The War On Drugs: Come To The City
The War on Drugs' 2011 breakthrough record, Slave Ambient, is both sprawling and full of bravado. And "Come to the City" is its sprawling, full-of-bravado centerpiece. Yet, for all the bombast contained within the song -- the synth-and-sax drones, the searing guitar, the relentless fist-pumping charge -- "Come to the City" is a delicate balancing act. Adam Granduciel proves himself a master of texture, tone and momentum -- building maximum tension through careful sonic sculpting. Even when its anthemic baseball park finale drops, Granduciel buries it in the ambience just enough so that "Come to the City" never looses that feeling of almost peaking. Its as-yet-unreleased B-Side, "Don't Fear the Ghost," is pure desert-trance American music, Suicide on a southwestern vision quest. This limited-run "Come to the City" 7" is a celebration of a magnificent year for The War on Drugs, as well as a highlight of the band's singular songcraft.
War On Drugs, The: Slave Ambient
Philadelphia's The War on Drugs, the vehicle of Adam Granduciel -- frontman, rambler, shaman, pied piper guitarist and apparent arranger-extraordinaire, returns with Slave Ambient.On their debut, the life-affirming Wagonwheel Blues, and the follow-up EP, Future Weather, The War on Drugs seemed obsessed with disparate ideas, with building uncompromised rock monuments from pieces that may have seemed like odd pairs. Folk-rock marathons come damaged by drum machines. Electronic and instrumental reprises precede songs they've yet to play, and Dr. Seuss becomes lyrical motivation for bold futuristic visions. Now, Granduciel has done it again, better than before: Slave Ambient, their proper second album, is a brilliant 47-minute sprawl of rock 'n' roll, conceptualized with a sense of adventure and captured with seasons of bravado. Slave Ambient features a team of Philadelphia's finest musicians, including multi-instrumentalists Dave Hartley and Robbie Bennett, and drummer Mike Zanghi. Recorded throughout the last four years at Granduciel's home studio in Philly, Jeff Ziegler's Uniform Recording and Echo Mountain in Asheville, NC, the album puts the weirdest influences in just the right places. Synthesizers fall where you might expect more electric guitars (and vice versa); country-rock sidles up to the warped extravagance of '80s pop. Instant classic "Baby Missiles" is part Spingsteen fever dream, part motorik anthem. "Original Slave" might sound like a hillbilly power drone, but "City Reprise #12" suggests Phil Collins un-retiring to back Harmonia. "I Was There" is Harvest rebuilt by some selection of psychedelic all-stars, while the shuffling, sleepy opener "Best Night" offers a band with too many ideas to be in a hurry. During the mid-album centerpiece "Come to the City," Granduciel howls and moans, "All roads lead to me/ I've been moving/ I've been drifting." Indeed, however unlikely that might seem, all these sounds arrive cohesively in one unmistakable place. Every song on Slave Ambient is instantly identifiable and infinitely intricate, a latticework of ideas and energies building into mile-high rock anthems.
War On Drugs, The: Future Weather
The War On Drugs is once again at the blurred edges of American music: overexposing studio limitations, piling tape upon tape to maximum density, and then -- with each song -- they pull off the scaffolding to reveal what sticks, keeping only what's absolutely necessary and dig into what sounds like the best kind of fucked up. As on their debut Wagonwheel Blues, they take small moments occurring over multiple tapes and multiple song versions, and put every last drop of trust in their own instinct of momentum. Future Weather is a provocative -- sometimes playful, sometimes weighty -- glimpse into The War On Drugs' song-sculpting process, a process that remains a big mystery even to those on the inside. While some bands are content to merely pace the abyss, The War On Drugs coast through it. And along the way, Future Weather sidesteps most every connotation associated with the EP format. There's a true coalescence and symmetry here, one of wash and drone, of momentum and tone, but also of theme. Friendship, loyalty and keeping a group of spiritual brothers together are all themes that songwriter Adam Granduciel focuses in on for Future Weather. "Wondering where my friends are going / Wondering why they didn't take me / Looking out the window of my room / Looking out where something once ran wild," he sings on "Brothers" with a sense of soured peace, leaving out all the right things, leaving room in there for the shared experiences of your own friends. There are cues taken from our best American songwriters, yet The War On Drugs are wise enough to also implode or send themselves into outer space when the moment calls for it. The driving organ riff that pushes "Baby Missiles" may be inspired by a fever dream of Springsteen or Dire Straits more than any particular jam. And the endless layers of guitar melody and atmospherics of "Comin' Through," rather than add weight to the vessel, only work to fill its sails with warmer and warmer winds.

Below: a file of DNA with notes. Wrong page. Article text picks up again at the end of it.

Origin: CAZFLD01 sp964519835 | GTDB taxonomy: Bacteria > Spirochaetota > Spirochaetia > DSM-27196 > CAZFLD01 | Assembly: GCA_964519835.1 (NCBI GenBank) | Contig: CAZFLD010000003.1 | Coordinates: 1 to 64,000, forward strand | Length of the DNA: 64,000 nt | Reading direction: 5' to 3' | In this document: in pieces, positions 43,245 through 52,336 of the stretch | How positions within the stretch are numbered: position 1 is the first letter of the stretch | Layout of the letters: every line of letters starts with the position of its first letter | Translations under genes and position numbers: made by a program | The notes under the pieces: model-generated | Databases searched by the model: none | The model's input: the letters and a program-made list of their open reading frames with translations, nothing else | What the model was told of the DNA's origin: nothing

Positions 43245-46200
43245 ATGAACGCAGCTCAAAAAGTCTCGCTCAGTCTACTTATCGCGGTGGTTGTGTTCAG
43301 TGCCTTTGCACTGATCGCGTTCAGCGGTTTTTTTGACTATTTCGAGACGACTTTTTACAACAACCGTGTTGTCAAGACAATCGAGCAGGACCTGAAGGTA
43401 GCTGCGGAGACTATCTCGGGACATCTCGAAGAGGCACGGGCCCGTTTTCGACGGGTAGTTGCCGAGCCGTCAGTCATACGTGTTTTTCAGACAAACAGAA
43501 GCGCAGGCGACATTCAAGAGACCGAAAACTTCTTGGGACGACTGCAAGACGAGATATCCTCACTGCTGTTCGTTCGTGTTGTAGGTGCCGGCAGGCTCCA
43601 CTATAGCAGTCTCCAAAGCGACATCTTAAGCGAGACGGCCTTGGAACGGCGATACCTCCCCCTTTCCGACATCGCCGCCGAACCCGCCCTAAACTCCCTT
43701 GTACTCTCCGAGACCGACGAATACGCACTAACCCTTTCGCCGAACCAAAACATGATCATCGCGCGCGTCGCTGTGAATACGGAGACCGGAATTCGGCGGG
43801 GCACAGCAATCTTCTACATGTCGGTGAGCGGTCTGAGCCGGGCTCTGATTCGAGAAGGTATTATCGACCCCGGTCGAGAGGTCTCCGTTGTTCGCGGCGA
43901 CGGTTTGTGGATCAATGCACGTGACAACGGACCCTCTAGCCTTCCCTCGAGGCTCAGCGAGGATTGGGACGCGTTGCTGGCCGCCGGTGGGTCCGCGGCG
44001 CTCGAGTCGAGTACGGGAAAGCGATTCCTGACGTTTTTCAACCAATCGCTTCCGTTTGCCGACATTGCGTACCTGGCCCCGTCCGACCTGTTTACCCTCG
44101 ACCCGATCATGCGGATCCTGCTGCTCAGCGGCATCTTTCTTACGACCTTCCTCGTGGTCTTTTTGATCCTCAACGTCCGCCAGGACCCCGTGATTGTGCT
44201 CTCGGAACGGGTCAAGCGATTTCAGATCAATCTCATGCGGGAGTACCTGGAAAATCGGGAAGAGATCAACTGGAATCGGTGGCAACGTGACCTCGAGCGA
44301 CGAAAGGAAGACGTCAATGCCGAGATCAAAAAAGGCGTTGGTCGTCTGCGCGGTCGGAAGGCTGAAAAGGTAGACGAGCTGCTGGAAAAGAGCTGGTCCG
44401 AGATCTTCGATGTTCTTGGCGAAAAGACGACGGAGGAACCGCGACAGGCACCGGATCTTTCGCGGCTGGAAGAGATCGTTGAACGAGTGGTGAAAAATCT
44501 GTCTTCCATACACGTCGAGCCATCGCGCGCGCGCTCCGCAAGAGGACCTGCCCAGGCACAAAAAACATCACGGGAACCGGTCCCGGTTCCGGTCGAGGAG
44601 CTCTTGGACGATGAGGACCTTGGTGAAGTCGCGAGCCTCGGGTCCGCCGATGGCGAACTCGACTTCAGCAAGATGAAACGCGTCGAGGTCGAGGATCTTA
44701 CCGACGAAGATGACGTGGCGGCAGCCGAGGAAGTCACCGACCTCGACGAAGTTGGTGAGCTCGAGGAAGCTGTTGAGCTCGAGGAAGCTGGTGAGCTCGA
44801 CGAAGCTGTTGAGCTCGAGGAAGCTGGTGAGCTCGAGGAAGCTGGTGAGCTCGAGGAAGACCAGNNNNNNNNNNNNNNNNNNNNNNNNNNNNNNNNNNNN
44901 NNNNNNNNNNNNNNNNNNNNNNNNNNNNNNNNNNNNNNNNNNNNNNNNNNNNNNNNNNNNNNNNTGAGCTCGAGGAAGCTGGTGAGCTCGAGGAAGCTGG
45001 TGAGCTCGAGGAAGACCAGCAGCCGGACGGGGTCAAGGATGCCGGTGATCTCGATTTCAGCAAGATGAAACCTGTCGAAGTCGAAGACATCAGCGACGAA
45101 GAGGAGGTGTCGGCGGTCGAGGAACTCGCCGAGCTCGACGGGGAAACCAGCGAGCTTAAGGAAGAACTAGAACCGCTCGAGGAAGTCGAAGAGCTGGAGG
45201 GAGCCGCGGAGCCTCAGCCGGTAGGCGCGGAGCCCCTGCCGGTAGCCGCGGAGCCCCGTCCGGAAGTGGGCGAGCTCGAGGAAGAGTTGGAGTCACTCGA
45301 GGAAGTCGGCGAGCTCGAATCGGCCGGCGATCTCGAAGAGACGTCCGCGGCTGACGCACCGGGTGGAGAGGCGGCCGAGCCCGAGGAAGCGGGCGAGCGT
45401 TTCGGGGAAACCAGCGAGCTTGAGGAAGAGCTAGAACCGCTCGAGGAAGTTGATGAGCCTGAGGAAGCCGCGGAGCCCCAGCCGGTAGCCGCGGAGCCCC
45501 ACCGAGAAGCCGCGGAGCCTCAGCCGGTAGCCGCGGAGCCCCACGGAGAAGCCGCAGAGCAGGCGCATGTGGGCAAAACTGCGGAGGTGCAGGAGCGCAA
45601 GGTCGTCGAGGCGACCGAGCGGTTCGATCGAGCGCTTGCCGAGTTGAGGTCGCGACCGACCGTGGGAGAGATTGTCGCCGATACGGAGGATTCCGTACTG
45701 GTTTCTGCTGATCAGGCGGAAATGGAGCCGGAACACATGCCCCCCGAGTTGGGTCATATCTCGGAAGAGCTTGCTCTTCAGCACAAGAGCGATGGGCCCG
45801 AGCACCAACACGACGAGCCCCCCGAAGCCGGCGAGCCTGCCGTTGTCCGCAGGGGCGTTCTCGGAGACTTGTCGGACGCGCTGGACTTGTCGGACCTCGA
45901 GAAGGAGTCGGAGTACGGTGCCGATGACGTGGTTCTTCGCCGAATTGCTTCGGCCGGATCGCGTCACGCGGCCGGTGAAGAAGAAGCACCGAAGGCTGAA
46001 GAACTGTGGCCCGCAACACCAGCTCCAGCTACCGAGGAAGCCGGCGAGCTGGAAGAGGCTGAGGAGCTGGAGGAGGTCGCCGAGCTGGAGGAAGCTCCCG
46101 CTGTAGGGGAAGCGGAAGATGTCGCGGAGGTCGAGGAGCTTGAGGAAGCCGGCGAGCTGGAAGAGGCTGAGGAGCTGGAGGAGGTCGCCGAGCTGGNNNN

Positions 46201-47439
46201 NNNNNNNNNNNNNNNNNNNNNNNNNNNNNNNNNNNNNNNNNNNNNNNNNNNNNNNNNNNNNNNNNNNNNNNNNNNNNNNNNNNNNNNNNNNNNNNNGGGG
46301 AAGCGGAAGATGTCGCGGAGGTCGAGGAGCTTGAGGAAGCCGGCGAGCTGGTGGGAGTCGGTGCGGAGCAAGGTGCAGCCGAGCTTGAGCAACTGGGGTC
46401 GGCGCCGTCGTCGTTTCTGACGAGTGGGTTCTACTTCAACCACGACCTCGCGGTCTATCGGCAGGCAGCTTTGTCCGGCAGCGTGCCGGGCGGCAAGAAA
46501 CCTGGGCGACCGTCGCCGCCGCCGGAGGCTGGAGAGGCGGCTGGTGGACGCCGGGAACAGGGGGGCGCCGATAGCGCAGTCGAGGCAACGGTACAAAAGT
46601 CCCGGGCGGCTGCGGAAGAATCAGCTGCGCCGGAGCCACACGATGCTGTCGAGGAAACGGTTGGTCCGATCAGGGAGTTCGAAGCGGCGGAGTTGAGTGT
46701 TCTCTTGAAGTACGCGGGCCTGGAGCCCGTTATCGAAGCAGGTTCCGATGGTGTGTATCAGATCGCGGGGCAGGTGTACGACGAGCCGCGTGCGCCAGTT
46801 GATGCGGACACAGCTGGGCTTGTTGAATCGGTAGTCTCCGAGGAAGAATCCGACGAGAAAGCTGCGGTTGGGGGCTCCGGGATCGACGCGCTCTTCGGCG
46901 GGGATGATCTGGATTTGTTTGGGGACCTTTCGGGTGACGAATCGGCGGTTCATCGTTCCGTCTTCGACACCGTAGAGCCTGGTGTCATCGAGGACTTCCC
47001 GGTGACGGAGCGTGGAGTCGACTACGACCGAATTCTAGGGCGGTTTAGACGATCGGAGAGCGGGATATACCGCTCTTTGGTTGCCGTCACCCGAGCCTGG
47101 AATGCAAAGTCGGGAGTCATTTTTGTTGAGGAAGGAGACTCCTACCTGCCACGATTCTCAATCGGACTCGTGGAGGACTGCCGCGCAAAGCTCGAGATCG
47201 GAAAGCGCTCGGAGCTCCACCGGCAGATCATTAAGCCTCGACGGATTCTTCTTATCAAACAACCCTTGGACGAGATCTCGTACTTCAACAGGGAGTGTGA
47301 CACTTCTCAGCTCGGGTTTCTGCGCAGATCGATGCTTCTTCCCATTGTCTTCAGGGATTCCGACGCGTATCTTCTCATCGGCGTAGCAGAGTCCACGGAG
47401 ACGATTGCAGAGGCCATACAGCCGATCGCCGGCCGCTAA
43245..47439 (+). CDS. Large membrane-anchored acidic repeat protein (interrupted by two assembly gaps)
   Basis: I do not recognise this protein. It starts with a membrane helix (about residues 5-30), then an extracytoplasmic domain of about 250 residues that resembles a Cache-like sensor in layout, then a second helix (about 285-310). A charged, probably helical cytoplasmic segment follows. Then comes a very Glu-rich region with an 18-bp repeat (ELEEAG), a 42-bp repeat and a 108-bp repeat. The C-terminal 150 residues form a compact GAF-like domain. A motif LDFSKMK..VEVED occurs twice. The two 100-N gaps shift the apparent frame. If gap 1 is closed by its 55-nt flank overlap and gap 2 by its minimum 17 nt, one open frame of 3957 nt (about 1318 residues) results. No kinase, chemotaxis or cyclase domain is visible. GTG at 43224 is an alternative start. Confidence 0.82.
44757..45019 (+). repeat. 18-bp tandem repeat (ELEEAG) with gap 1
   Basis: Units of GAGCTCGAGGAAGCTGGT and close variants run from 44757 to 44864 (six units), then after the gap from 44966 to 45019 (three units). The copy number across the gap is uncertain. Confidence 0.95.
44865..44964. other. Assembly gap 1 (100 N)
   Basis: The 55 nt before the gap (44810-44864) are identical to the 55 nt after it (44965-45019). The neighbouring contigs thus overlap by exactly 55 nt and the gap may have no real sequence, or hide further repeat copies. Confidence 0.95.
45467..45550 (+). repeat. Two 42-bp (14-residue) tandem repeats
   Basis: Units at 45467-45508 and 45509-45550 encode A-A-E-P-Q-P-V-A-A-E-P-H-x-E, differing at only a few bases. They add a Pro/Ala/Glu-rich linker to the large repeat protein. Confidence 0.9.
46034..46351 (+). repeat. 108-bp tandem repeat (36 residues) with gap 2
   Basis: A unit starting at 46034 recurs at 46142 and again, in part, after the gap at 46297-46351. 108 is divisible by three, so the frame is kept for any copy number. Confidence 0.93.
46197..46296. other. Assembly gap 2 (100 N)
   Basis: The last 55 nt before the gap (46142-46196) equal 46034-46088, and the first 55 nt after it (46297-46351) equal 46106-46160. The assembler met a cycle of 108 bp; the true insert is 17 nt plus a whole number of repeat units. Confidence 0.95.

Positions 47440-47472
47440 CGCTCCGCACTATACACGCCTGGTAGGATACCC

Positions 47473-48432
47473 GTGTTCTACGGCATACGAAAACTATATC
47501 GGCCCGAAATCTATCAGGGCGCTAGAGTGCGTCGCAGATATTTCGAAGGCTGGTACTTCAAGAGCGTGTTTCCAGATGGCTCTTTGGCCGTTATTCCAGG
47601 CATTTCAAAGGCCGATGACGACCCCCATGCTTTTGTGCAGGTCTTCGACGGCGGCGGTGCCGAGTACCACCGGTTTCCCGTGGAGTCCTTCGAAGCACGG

War On Drugs, The: Wagonwheel Blues
The War On Drugs push the boundaries of a quintessentially American music. Guitars soar and colorful clouds roll past whatever sun or moon you are cruising under, through whatever old bar you are reveling within. The War On Drugs point toward a tireless horizon in the distance that you will never reach but are compelled to chase. It's a tail you've chased your whole life and will continue chasing because your life is more poetic when you are moving toward it - your cinematography is more rich. Wagonwheel Blues is one of those albums that each of us holds onto tightly. They get moved from apartment to apartment through the years; they are songs on the radio that follow us from town to town. They evoke waves of nostalgia and grow more poignant with each new bump along the road.